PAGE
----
The Subject is one of vast and imposing grandeur –the Savior is the Chief object in the painting & yet you are immediately drawn to the various miracles he is working upon the Sick—the lame—the blind and the Maniac. [p. 76]  The head of Christ is deficient in what I expected & perhaps as it ought to be deficient in what each beholder might expect. –‘tis a face no mortal has ever, or ever can portray. John’s head expresses a perfect confidence in the power of the Savior to perform all asked of him—James also looks at the female, who seems to ask- whether Jesus can heal the maniac Boy –a satisfactory reply.—‘tis in the whole a great Picture-- in its details it has many faults but where is the subject great as is this Executed by the hand of 80 years-  [p. 77] where the faults of his tremulous age may not be discovered. Mr. West was assisted by the most learned among his friends in all the historic pictures painted by him. He was most blessed with the best Education of his Art—so engrossed his whole time & all his thoughts; that application to those studies –which would have altered(?) his mind—with poetic—historic or general learning –was not to be given to or spared upon them—he studied human nature very much thro’ his Art –this study of Anatomy surely made him fear God and reverence more devoutly all his works & hence the greater fondness for Religious Subjects than any others. [p.78]  All shd. [should] behold this painting first because ‘tis the design & Execution at best in all more important parts of the Painting of a great Master [this added in pencil] & next because ‘twas intended as a Charity from him to the Hospital.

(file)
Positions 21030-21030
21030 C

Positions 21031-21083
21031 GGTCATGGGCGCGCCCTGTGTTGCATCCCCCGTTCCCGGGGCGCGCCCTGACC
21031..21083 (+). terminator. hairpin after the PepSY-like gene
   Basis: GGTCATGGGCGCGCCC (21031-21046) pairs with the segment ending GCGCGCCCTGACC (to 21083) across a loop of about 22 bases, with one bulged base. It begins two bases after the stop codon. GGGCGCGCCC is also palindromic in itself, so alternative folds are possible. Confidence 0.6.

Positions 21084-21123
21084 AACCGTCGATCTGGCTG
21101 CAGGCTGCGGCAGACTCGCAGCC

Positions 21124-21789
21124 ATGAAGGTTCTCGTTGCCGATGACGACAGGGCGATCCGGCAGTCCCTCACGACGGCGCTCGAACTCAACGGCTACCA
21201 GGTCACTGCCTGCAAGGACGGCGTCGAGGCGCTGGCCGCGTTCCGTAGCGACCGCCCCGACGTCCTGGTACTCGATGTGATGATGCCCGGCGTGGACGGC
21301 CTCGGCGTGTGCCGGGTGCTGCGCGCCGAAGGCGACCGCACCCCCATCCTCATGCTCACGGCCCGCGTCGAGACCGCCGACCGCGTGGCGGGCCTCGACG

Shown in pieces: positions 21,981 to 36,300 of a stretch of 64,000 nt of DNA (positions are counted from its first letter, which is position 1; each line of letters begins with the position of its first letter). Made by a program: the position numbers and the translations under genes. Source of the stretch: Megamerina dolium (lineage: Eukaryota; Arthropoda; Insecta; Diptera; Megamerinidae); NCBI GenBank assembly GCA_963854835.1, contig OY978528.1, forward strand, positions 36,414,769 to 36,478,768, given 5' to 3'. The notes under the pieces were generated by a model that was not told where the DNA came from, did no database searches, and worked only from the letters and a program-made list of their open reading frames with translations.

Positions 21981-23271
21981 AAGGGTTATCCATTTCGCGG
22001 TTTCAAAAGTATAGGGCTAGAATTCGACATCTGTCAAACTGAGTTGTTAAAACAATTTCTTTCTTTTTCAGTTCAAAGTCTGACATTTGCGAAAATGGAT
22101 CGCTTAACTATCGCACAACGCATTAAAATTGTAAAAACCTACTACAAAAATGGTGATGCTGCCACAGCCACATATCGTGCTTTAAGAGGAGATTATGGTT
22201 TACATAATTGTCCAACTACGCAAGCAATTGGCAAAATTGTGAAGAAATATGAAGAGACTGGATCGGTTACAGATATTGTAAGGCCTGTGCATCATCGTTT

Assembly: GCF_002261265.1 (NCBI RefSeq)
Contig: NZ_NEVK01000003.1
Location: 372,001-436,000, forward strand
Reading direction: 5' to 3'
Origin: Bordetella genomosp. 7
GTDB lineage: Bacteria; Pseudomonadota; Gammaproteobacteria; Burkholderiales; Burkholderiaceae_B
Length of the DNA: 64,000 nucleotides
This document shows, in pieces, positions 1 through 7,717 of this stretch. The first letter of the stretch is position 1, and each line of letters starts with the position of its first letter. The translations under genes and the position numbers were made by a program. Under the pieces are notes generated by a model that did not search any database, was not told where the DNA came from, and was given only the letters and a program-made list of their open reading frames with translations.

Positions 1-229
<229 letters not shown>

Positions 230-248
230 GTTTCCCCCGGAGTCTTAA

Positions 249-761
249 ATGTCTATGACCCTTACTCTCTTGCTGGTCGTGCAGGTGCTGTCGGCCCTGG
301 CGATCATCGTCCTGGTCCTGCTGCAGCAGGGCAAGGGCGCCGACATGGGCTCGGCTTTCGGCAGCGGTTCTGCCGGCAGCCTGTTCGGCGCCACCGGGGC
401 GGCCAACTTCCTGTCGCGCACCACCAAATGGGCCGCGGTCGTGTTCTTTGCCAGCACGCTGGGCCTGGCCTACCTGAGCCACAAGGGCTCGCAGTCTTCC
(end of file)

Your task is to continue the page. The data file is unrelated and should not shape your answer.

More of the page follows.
Thursday –

Twas this day introduced to Mr. C.B. Lawrence –Mr. Neagle, Mr. Thomas Doughty—Mr. Childs, Col. Fairman(?) the late Engraver. [description of Neagle & Doughty’s work, personality etc.]